19th October, 2023
The first aid appointed person isn't a first aider. But they still have an important role in your first aid cover at work. So when can you use the appointed person? First, you need to understand what an appointed person is, and their responsibilities.
Employers have responsibilities when it comes to the health and safety of their team. Every business needs to make sure they have first aid arrangements in place. These include:
But before you decide if you need an appointed person or a first aider, you need to understand what an appointed person is, and their responsibilities.
The first aid appointed person isn't a first aider. They don't have to have first aid training, and they can't give first aid. But they can still have an important role to play when it comes to your first aid cover at work.
A first aid appointed person is someone you can put in charge of first aid arrangements. That doesn't mean providing first aid (like first aider), but it does mean looking after first aid equipment and facilities.
They would also be responsible for calling the emergency services if needed.
You can have more than one appointed person. But if you do have more than one, make sure this doesn't lead to confusion about who should take charge in an emergency. For example, an appointed person in charge of different areas or at different times.
An appointed person must always be available whenever people are at work.
Remember, they are not a trained first aider. If someone is having a heart attack or a stroke, they might not know what to do. They haven't had the training that a first aider would have.
But they can provide reassurance and get help from the emergency services.
And sure, anyone in your business can do the same, you don't need to be an appointed person to call 999. But in an emergency people might panic, or assume that someone else has called for help.
Having an appointed person means you have someone who knows it is their responsibility to take charge.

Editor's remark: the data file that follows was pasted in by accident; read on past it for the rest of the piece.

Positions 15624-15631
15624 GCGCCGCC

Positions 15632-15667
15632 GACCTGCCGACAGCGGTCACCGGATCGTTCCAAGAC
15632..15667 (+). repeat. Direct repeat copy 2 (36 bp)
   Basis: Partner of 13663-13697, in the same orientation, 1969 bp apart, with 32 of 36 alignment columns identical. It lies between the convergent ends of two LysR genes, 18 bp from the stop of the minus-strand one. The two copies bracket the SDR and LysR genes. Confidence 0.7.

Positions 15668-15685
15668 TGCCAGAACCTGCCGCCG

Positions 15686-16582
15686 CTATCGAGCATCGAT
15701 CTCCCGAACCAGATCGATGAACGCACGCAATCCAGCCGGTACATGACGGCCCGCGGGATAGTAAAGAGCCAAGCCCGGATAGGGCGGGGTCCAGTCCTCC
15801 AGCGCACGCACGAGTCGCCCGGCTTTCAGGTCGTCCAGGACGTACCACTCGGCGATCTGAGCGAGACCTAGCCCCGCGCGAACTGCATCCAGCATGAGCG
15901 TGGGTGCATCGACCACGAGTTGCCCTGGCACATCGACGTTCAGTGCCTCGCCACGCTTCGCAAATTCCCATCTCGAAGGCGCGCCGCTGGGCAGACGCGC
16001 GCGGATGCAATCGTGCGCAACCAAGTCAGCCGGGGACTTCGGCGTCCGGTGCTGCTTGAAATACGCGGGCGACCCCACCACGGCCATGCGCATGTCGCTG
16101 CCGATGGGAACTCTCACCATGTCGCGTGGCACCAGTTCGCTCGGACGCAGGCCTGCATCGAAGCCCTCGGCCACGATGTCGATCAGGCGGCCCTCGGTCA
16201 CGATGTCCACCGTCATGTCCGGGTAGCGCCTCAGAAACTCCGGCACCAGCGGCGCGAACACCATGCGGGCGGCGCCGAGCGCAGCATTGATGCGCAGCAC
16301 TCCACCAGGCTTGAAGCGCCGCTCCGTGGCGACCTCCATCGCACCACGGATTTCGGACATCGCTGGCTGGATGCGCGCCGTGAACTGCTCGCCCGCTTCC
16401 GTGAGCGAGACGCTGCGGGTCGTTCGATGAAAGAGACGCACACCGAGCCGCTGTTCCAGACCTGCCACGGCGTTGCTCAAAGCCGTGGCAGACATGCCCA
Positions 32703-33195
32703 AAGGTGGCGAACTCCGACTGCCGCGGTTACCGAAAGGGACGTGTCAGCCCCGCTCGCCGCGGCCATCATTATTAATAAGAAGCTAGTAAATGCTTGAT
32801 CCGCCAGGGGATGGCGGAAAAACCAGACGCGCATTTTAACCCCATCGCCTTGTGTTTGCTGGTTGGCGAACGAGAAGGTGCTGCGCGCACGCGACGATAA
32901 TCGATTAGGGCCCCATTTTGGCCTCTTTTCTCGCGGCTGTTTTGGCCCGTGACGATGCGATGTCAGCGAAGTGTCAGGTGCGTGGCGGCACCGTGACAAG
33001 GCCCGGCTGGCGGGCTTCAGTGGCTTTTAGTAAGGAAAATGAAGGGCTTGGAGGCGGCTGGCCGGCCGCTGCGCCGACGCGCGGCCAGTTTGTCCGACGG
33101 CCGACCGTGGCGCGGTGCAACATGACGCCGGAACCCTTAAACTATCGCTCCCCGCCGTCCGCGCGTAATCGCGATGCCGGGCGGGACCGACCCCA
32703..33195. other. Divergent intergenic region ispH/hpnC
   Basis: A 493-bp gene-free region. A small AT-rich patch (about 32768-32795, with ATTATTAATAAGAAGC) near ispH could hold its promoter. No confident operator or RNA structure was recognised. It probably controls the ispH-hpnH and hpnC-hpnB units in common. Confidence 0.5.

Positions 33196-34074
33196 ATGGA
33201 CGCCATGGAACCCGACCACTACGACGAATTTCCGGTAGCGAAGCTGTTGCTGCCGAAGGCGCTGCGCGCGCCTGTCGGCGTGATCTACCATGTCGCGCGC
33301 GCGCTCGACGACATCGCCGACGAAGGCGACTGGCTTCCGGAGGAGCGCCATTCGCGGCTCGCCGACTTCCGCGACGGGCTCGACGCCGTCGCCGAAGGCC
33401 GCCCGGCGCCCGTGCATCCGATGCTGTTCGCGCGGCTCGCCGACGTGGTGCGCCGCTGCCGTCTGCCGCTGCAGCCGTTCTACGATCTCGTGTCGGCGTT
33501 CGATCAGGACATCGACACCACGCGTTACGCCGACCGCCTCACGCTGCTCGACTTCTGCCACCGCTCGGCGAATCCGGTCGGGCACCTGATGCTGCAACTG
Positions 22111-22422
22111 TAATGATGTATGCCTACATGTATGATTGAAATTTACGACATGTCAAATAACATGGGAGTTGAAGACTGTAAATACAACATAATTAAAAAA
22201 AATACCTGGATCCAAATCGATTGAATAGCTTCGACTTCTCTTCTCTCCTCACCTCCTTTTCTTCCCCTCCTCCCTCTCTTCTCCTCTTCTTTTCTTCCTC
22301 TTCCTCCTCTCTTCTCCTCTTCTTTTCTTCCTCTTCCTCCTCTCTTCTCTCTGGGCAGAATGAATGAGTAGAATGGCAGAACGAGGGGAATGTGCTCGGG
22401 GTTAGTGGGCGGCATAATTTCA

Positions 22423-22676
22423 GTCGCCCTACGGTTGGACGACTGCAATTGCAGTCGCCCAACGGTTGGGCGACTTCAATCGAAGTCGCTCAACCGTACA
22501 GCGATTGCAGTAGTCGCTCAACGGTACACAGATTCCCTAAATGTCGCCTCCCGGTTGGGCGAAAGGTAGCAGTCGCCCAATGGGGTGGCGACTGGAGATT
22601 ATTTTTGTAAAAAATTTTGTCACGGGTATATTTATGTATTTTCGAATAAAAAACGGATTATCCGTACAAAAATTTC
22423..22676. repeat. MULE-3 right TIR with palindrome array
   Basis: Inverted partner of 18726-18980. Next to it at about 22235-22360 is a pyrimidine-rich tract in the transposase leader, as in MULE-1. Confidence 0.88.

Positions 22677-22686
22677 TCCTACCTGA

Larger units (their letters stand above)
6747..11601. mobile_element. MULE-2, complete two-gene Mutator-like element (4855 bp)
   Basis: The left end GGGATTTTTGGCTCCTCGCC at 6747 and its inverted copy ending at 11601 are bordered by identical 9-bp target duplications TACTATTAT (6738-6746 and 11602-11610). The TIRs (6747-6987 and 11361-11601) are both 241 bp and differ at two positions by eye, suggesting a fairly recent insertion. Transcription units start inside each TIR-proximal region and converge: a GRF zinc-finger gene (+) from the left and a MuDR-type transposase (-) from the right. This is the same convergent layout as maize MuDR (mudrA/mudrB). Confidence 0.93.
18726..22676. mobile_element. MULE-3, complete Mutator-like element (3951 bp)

So when can you use an appointed person instead of a first aider? Or as well as a first aider?
Well, an appointed person is the minimum requirement.
In low-risk work, an appointed person can cover up to 25 employees. In high-risk work, only 5.
These numbers are not an exact science. It often depends on the type of work you do, and the number of employees you have.
For more information check out the blog post How Many First Aiders Do I Need? Low Vs High Risk Work.
Before you decide if an appointed person is right for your business, let's look at what they can do. And what they can't.
The role of the first aid appointed person is to take charge of first aid arrangements.
When an employer's first-aid needs assessment indicates that a first-aider is unnecessary, the minimum requirement is to appoint a person to take charge of first-aid arrangements.
To fulfil their role, appointed persons don't need first aid training, and they are not responsible for providing first aid.
But if the first aid appointed person isn't a first aider, how can they take charge of first aid? They might not be able to give first aid (you need a trained first aider for that), but they can take charge of first aid arrangements.
Let's look at what the first aid appointed person is responsible for, and the main tasks of the first aid appointed person.